Tips for Open Days

Tips for Open days

Before the day:

•      Check the Calendar of Career Events in Qualifax. Identify the ones that are relevant to you and list them in your diary.

•      Look at Courses on Colleges Website or in Qualifax

•      Get the days plan – usually on the College site. Colleges may have a timetable of talks or demonstrations planned. It is important not to miss out on the one you want.

•      Get a map of the Campus and find the locations you need before you travel.

•      What courses are you interested in? You can’t see everything on the day, so plan to see those areas that interest you.


How to prepare for open days:

•      Make a shortlist — use qualifax to help choose your favourite options.

•      Tours and talks — don't worry; you won't just be left to your own devices when you attend an open day, such as tours, talks, meet and greet sessions, and more.

•      Plan ahead — it's also a good idea to have your own agenda in mind when visiting a uni or college. Consider what you'd like to find out more about, which departments you'd like to take a look at, and prepare some questions.

•      Taster courses — got a couple of unis in mind? Why not see if they run taster courses? These are designed to give students a flavour of the course they're interested in applying to. Often they'll include a number of workshops and seminar sessions, led by academic teaching staff at the university, as well as campus and accommodation tours.

•      Careers exhibitions — They're an excellent opportunity for you to meet numerous unis and colleges in the same place at the same time. They're worth attending even if you're considering other options.

•      If you have any accessibility needs or require any additional assistance with your visit, make sure you contact the university or college disability support team – they’ll make sure you have access to everything you need on your visit, from hearing loops to ground floor accommodation tours.

•      Don’t be afraid to ask awkward questions. The answers will help you work out if the university is willing to go that extra mile to support you.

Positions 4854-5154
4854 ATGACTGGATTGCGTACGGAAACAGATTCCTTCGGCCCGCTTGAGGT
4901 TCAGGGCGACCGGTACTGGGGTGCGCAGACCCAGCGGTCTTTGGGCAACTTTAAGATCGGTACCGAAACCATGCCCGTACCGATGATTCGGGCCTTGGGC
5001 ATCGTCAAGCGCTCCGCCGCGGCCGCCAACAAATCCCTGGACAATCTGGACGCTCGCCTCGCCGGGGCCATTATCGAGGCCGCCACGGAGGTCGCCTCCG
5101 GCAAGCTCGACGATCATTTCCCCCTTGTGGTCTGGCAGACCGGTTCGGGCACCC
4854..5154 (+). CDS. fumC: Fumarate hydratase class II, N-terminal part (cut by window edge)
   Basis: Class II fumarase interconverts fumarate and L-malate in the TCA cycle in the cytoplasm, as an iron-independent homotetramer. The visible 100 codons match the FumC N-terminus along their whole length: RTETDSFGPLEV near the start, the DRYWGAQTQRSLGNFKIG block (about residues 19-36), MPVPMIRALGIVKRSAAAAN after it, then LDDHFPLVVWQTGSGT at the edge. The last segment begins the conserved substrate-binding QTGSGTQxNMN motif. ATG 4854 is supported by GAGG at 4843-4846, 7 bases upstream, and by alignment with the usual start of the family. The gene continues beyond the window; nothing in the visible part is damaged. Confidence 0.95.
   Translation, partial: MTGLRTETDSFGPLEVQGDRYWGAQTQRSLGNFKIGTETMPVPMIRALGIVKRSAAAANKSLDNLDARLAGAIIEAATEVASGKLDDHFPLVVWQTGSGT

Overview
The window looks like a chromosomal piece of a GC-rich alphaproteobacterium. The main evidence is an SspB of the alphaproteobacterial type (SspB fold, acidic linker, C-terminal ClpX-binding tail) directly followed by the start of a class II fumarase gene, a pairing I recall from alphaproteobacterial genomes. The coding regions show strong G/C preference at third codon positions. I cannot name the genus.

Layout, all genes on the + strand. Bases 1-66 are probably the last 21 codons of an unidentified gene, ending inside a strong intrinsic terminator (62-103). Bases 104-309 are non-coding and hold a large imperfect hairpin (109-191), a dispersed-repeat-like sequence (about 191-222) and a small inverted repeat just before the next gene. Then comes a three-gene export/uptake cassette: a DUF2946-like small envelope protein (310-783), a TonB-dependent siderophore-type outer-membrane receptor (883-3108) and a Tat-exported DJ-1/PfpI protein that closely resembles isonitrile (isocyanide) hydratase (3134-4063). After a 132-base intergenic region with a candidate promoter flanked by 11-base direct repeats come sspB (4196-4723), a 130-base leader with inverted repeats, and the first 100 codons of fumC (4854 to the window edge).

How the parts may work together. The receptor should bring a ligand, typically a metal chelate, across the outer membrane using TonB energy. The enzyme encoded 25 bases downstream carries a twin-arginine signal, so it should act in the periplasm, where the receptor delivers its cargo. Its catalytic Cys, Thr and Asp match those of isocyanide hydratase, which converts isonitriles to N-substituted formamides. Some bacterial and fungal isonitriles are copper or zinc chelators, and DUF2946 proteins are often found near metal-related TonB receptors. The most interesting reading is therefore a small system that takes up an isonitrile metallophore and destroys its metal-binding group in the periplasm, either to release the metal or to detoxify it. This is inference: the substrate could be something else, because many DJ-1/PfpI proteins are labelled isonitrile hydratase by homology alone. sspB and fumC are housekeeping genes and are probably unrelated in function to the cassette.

•      Go with somebody who knows you. It’s good to get a second opinion.  

•      Seek out useful people – disability services, student services, accommodation services – and say hello. If they know your face, it’s easier to ask for help when you start term.  

•      Talk to student ambassadors. The staff won’t know how noisy halls can be at 03:00, but the students will!

•      Go with your gut feeling.

Sample questions:

•      What is the average weekly timetable? This can vary hugely between Arts with 12 hours contact to Sciences with over 20.

•      Of the students that have completed this course where have they progressed?

•      What qualification will I get when I finish the course?

•      How many students will be on the course?

•      What careers have recent graduates gone on to?

•      Is there opportunity to take a placement? If so, will the university organise this?

•      What does a placement/year abroad mean and what does it do?

•      What sort of student support provision is in place? If I am having problems with the course – where can I get help? What kind of support is available from the library and student services to help with study skills?

•      What are the advantages and disadvantages of living on or off campus?

•      What sports and societies are available here?

•      How much time will I spend in lectures as opposed to self-directed study?

•      Does the university provide accommodation for all first-year students? Can you see the accommodation? What is the cost of accommodation?

•      Are there scholarships or bursaries on offer?

•      Does the course carry professional accreditation?

•      How will the degree be assessed (coursework, exams, practicals, presentations, or group work), and how are marks towards your final degree split between the years of study, and between course assignments and exams?

•      Are the core and optional modules still the same as published in the prospectus?

•      For car owners, is there much (if any) student parking, and what is the cost?

•      Are the buildings well designed and welcoming with good signage (including ‘you are here’ location maps) to help visitors find their way around the campus?

•      For those with special dietary requirements (e.g. vegetarian, or gluten free), is there much choice in the food outlets?

•      Is the library open seven days a week?

•      How far away from the halls of residence is the nearest supermarket?

•      Is the campus well served by buses (for example, from the town/city centre, or the railway station)?


Maria Brosnan